Meet Pulp Action LibraryPulp Action Library is a massive international corporation operating from the 87th floor of a skyscraper in Manhattan or two guys working out of their spare bedrooms three thousand miles apart - you’ll have to decide which!
Howard Whitehouse is a British game designer, novelist and historian based in New York’s Hudson Valley.
Roderick Robertson is an old hippy living among the oaks and pines of the Sierra Foothills of California, and a wargamer, role-player and rules mucker-outer.
Between them, they have more than half a century of designing games, and more than that reading them, playing them, and generally messing about with them. And they have come to a conclusion:
Games are supposed to be fun.
Back in the 70s a lot of games – boardgames and table-top wargames alike – claimed to be ‘simulations’, which really meant they were ultra detailed, complex, and slooowww. The first role-playing games appeared, and many of them were infected by this urge for complexity. Alas, most of these games weren’t as much fun as they could have been.
The teenage Howard was against that sort of tedious pretension. Roderick says he was, too.
In recent times published wargames have usually been simpler in terms of rules, but often created as commercial products designed to sell A) themselves, with frequent revisions and add-ons, and B) models linked closely to the games, in an exclusive use-no-substitute sort of way. Sometimes these are ‘collectible’, relying on an assumed value according to rarity. There’s a lot of gloss and hype in this world.
We aren’t big fans of that, either.
What Pulp Action Library offers is a series of games that are fun to play, easy to understand, and won’t take hours to play. We aren’t offering fancy production (we couldn’t afford to, anyway!). We have no marketing department, or accountants trying to maximize and monetize. It’s just him and me.
Most of our games operate in the world of Pulp – gangsters, dinosaurs & Nazis, the ‘Sword and Sorcery’ end of fantasy. “Battle-troll”, which is a Viking skirmish game based on the Icelandic sagas, one of the earliest forms of adventure semi-fiction. Indeed, we’ll be republishing the long-established “Astounding Tales!” series in the not-too-distant future. But we’ll also publish some ‘straight’ historical games (because we like them, and already have some of our own design).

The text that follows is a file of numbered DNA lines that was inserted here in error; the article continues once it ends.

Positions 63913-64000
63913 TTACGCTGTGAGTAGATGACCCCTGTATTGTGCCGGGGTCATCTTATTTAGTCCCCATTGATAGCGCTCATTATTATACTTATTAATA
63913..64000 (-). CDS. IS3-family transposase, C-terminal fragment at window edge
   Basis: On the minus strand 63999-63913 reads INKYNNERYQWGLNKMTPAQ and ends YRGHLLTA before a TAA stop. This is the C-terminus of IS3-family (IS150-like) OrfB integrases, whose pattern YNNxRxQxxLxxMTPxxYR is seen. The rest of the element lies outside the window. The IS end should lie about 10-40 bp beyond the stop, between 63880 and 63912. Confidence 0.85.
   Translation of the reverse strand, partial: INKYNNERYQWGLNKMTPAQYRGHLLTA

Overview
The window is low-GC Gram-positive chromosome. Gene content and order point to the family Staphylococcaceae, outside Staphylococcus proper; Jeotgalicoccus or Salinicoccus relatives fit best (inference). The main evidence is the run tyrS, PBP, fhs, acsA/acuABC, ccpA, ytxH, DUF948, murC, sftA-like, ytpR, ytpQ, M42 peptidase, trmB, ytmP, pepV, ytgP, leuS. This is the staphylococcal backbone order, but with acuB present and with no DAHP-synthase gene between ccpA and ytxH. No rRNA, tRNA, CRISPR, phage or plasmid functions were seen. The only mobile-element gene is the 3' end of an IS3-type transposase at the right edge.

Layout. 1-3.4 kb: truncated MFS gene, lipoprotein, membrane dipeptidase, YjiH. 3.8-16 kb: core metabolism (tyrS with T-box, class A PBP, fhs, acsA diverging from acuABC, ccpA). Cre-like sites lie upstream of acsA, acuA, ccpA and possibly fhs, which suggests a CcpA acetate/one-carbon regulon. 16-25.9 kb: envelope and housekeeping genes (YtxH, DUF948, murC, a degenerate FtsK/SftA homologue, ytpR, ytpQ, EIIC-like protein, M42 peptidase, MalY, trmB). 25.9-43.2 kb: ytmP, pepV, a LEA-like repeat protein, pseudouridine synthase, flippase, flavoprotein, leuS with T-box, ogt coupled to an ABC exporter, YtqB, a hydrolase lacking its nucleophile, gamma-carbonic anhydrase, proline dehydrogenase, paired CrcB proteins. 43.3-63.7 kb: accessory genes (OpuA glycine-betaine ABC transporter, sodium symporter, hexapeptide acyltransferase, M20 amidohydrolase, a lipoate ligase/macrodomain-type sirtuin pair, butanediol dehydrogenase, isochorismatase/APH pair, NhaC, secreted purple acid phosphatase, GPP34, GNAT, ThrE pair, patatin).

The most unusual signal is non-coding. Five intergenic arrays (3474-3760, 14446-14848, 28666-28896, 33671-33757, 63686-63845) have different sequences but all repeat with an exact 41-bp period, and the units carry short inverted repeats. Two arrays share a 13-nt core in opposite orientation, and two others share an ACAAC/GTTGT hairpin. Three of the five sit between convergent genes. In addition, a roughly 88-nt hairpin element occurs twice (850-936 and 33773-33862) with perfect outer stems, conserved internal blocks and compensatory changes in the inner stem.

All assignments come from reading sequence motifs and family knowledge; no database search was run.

So, pour a cup of really bad black coffee, chase it with some good Bourbon, and stick around!
The Pulp Action Library Gang
Howard WhitehouseI'm Howard Whitehouse. I've been a wargamer and toy soldierist since the dawn of time, or around 1970, when I was twelve. I've written quite a lot of wargame rules, some of which I am proud of, and some which --- well, I was twelve. I've written two books of actual history and published four novels for discerning young persons, which involve history in a fairly muddled fashion.
I've worked in and around what passes for the wargames industry (guffaw!) for twenty-five years, making things, writing things, painting things and selling things. My present role - aside from being twin grand poohbar at Pulp Action Library - is as creative director/assistant sub-janitor for Defiance Games.
I have a regular Facebook page, where you can find me sharing pictures of cats and discussing harmonicas, just like everyone else.
Roderick RobertsonI've been hanging around the RPG side of the industry for the most part - I started playing RPGs in the 70's, writing for RPGs in 1990, and editing in '99. Since then I've edited, written or laid-out lots of products for lots of companies, and run two different product lines for two different companies.
I've always liked minis, since my Dad bought me somew Elastolin Romans 'way back for my 4th or 5th Christmas. I played with 25's, 28's, Heroic 28's, 40's, "Major Matt Mason" (remember him?), and GI Joe (the original 12" action figures, not the mid-70's 4"). I bought my first "real" minis ruleset (WRG 5th) back in '78 or '79. I currently work in 25-28mm, mostly Fantasy.
I've fiddled around with writing rules since some time in the '80's, and have written (and rejected) four or five different sets, learning from each as I went.
I even have my own Facebook page, where I don't say much of anything, not really being "into" this Facebook nonsense.